Being one of four co-founders of the Filmette Film Festival at Soho's Harvestworks in 2016, I got to be part of a fairly intense curatorial process which involved soliciting, screening, judging, rejecting, and most especially arguing for movies submitted from all over the world. As I was telling someone about the wonderful long shorts and short features we'd finally selected, I was asked whether my fondness for one called "Milkshake" was related at all to my passion for Korean film. I was caught off-guard because I didn't know if I could safely label "Milkshake" Korean or not. The filmmaker, Ko Sangjin, was born and raised in South Korea, sure, but the film was shot in English in the US; the lead role is a young Korean man, yes, but he's played by an Asian-American actor (Vin Kridakorn) who isn't Korean at all. So does "Milkshake" qualify as Korean? At first, I thought, no. Then I thought, yes. To be honest, I'm still not sure. So should I cover it on my Korean film blog? The answer to that question is easy... Of course!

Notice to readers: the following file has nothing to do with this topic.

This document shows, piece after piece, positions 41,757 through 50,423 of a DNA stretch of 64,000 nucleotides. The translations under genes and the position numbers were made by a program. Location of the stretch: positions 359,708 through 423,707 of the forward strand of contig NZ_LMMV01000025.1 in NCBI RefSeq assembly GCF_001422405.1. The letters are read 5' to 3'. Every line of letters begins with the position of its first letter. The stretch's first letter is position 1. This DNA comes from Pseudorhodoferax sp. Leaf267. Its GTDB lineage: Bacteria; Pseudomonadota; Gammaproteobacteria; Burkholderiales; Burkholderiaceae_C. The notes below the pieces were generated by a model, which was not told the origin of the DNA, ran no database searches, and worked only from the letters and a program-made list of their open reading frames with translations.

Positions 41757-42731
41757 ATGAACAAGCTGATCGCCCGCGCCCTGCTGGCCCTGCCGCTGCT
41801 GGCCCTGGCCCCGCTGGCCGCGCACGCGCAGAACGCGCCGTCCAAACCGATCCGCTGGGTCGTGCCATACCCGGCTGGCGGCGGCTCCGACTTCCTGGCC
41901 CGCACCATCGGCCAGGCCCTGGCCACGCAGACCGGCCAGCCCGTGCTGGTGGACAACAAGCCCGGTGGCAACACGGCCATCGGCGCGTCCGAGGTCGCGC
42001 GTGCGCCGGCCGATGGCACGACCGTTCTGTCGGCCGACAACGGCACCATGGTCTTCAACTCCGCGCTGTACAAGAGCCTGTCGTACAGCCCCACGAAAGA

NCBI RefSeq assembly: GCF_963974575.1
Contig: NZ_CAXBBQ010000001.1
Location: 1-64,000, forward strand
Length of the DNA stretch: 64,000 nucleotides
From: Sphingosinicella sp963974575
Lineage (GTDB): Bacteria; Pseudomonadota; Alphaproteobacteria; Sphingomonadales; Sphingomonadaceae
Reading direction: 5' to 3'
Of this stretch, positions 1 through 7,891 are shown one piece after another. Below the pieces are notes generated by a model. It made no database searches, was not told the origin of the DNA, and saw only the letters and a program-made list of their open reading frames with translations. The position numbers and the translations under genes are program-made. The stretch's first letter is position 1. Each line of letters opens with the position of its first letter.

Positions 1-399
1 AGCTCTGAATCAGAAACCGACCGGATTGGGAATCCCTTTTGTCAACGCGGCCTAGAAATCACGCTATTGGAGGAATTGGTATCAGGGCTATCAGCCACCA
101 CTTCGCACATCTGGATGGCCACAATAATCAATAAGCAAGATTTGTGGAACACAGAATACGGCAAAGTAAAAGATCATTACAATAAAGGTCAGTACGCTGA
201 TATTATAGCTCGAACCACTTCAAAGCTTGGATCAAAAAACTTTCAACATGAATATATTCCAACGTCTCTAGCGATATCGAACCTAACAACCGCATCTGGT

A sweet 30-minute flick about two orphans struggling to make ends meet (and to stay a family) in NYC, "Milkshake" does share some important qualities with the best of Korean films. Ko's got a great sense of framing and has wisely enlisted the help of a talented cinematographer (Kitanan Chewvej) so "Milkshake" always looks terrific. Ko also elicits incredibly naturalistic performances out of his two leads (the other is a very young Madeline Lupi). But what strikes me as most Korean about this little charmer is how "Milkshake" isn't afraid to suddenly veer from the sentimental to the dramatic or from the optimistic to the depressing without warning. Unlike American movies, Korean films have always struck me as much less concerned with sticking to a tone or a viewpoint and because of that there's a certain excitement that comes with not knowing what to expect next. As for Ko, currently working on his first feature, I'm definitely excited to see what's next for him, regardless of whether he chooses to shoot here or at home, in Korean or in English, or some combination of any of the above.